Comfort food for a cold winter day


(Mandy Davies) #1

Hello everyone

Just wondering what you all like to eat when it’s cold outside. For me I love a comforting beef stew with dumplings, a hearty homemade soup and anything with good homemade chips. Chips are probably my ultimate comfort food but they must be homemade.

What about you?


(Ann Coe) #2

A homemade vegetable stew (the one thing I do well) piping hot and served with a bread crouton loaded with cheese that then melts and makes a mess but is fun to eat ! Mum will sometimes make herself dumplings for the stew, but I don’t like them.

Would love one of my grandmothers bacon and herb steamed puddings about now :thinking:


(Mandy Davies) #3

That sounds delicious. Making me hungry.


(Barbara Deane) #4

Steak and mushroom pie made with some guiness.
Roast pheasant with lots of vegetables including spring greens and runner beans.
Pea and ham soup.
French onion soup.


(Mandy Davies) #5

Yummy. Had pheasant once in Scotland, cooked by someone else, and it was delicious. Always been afraid to attempt it myself. Is it easily available in France?


(stella wood) #6

Mandy… we used to have them wandering across the lawn back in UK… but only see them from time to time here in France… too many hunters I guess.


(Timothy Cole) #7

Pheasant and partridge are a couple of winter dishes that I miss as we used to have them several times a year in the UK. A brace would feed the six of us then, now the boys would eat one each!

I’m not sure they breed pheasants and partridges universally here which is perhaps why you don’t see that many, most of the chasse seem to go after deer and wild boar.


(Ann Coe) #8

Quite a few red legged partridges here … also pheasants !:slight_smile:


(Barbara Deane) #9

well I was given one by a friend in the village…came with feathers and inners.
Hard work.
Not the cooking…slowly roasted for about 20 mins.
Nice gravy made from stock.
Will make pea and ham soup when I make chicken stock.
I always put a chunk of smoked bacon in the soup pot as it simmers slowly.


(Timothy Cole) #10

I used to skin and gut the pheasants and roast the whole bird but usually just used the breasts of the partridges (or pigeons).

Venison stew was another favourite for this time of year oh and sloe gin which we make here.


(Barbara Deane) #11

I did many things with venison saddle fillet with a port and juniper sauce
Daube of venison with baby onions and a little smoked bacon again.
POT roast of shoulder of lamb with swede and carrot…plenty of garlic and a hint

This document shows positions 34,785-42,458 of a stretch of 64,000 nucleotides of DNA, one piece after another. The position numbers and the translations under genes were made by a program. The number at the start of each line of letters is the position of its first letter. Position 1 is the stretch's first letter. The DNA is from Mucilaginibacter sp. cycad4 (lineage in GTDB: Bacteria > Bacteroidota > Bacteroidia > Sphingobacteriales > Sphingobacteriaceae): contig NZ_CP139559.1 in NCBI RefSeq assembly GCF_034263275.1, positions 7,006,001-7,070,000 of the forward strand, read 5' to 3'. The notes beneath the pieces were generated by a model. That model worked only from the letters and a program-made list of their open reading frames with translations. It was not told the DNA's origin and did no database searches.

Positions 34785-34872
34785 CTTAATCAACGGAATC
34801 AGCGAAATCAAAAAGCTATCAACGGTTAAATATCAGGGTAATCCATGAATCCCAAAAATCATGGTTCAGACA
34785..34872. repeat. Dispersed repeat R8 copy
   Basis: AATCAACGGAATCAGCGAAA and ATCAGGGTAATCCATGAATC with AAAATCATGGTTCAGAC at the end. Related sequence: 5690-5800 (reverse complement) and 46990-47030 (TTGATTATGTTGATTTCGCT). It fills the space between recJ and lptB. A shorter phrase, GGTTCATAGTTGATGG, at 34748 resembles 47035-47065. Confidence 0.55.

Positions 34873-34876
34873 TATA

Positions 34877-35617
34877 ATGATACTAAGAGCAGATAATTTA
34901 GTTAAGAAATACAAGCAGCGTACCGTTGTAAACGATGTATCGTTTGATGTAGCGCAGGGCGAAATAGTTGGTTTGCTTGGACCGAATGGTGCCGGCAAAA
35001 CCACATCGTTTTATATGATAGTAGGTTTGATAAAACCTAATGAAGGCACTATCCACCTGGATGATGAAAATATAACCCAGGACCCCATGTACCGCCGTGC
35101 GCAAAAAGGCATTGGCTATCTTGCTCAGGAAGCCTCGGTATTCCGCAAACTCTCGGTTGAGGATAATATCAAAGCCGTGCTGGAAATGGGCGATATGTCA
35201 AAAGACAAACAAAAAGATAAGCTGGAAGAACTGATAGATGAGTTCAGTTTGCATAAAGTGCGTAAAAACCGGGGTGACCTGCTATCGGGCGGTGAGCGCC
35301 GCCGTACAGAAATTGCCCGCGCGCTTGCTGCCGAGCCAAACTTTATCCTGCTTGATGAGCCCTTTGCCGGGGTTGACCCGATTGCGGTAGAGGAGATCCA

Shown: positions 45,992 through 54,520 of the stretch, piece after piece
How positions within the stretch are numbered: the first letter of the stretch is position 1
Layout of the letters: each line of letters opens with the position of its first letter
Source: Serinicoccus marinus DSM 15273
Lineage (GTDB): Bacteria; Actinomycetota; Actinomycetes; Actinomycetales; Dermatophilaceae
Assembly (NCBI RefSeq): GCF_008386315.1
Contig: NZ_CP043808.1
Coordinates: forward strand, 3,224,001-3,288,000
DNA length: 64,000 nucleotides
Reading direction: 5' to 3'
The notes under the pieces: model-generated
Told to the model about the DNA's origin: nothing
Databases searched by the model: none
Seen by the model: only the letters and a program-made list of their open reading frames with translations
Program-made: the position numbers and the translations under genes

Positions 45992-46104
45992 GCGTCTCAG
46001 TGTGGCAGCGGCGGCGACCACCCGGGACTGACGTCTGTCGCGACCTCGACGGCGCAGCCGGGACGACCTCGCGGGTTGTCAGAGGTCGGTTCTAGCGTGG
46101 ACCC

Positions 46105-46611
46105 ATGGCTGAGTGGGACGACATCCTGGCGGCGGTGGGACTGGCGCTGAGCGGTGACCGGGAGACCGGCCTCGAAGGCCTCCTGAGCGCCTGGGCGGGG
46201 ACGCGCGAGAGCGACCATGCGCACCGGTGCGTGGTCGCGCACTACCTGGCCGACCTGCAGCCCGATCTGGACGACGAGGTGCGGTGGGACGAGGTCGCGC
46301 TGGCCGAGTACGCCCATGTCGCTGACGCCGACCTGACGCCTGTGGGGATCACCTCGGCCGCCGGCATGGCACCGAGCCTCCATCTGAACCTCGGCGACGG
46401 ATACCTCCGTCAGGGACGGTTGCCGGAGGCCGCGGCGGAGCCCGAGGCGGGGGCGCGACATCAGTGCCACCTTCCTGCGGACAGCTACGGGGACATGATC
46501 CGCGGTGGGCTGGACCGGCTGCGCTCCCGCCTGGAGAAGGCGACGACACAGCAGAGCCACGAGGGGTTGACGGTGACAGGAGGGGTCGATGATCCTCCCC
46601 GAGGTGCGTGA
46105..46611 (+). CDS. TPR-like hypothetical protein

of lavender.


(Simon Armstrong) #12

Tartiflette or Bourguignon - not keen on game even though we get given loads of it by the hunt but I’m just too polite to refuse :slight_smile:

Edit! - followed by just about any Haagen Dazs ice cream - heaven.


(stella wood) #13

we used to see red-leggeds in the fields around our house and we left a large area of back garden to run wild…especially for the wildlife… that was our excuse anyway. :grinning:

My Dad (normally a keen and tidy gardner) gave me the nod… mentioning one time how good it was to let stinging nettles thrive… for the butterflies… :hugs:


(Dominic Best) #14

Tartiflette would be at the top of my list too.


(stella wood) #15

Timothy… I still have some sloe gin from 1998… and sloe brandy too. Brought ours from UK.used to make it every autumn… have you made some here in France??


(Timothy Cole) #16

Yep, new batch every other year. Normally make six bottles at a time which lasts two years, always tastes better the longer you leave it. I drive about a lot so make a mental note of where the sloe bushes are, same with Rosehips.


(Mandy Davies) #17

Never eaten tartiflette… or so I thought. It seems that it’s similar to my “cheese, onion, potato and bacon pie” just without the wine or the Reblochon (in the UK I used strong cheddar and here a mix of Cantal and Parmesan). Love this in the winter. Good choice.


(Dave Sheriton) #18

Cottage Pie! Nothing better after a day’s work in winter coming home to cottage pie. Filling, warming, and comforting. And a glass of wine with it doesn’t go amiss!


(stella wood) #19

does this mean my 20 year-old stuff will be dynamite? or not, as it is bottles, rather than fruit and all in the demijohns… ???


(Jane Williamson) #20

We had roast toulouse sausages with baked potatoes, spiced red cabbage, broccoli and creamy onion sauce.